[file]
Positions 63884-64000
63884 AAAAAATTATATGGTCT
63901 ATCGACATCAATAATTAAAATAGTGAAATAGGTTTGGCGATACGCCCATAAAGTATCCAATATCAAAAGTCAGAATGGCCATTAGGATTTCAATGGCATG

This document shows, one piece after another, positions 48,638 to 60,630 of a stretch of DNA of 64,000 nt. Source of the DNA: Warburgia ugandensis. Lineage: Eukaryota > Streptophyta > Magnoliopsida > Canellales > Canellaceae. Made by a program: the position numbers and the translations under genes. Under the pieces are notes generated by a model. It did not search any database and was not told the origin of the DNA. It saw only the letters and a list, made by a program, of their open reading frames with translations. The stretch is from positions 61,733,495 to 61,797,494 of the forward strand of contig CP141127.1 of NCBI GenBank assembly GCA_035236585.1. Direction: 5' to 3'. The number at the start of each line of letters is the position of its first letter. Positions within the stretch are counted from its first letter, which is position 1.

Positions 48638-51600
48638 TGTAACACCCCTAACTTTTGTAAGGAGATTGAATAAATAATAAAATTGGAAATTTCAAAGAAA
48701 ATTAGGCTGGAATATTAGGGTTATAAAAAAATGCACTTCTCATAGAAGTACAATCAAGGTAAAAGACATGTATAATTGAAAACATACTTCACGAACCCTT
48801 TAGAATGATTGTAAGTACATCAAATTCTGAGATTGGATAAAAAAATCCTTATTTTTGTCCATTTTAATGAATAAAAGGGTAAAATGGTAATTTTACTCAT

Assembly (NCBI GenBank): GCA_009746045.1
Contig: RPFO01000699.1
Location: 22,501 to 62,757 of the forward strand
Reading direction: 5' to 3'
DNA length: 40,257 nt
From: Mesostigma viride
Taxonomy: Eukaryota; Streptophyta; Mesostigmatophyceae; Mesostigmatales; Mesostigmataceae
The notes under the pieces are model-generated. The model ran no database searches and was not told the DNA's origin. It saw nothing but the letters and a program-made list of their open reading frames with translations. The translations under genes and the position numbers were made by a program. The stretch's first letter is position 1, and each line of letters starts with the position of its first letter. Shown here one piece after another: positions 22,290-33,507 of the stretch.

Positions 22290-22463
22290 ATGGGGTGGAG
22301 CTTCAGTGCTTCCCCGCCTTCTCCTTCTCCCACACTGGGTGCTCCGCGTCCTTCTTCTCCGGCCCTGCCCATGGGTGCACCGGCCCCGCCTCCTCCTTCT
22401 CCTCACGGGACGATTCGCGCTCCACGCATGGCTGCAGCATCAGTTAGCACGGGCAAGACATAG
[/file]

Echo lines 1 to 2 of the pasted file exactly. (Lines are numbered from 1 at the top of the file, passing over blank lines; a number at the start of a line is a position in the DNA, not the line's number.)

Positions 63884-64000
63884 AAAAAATTATATGGTCT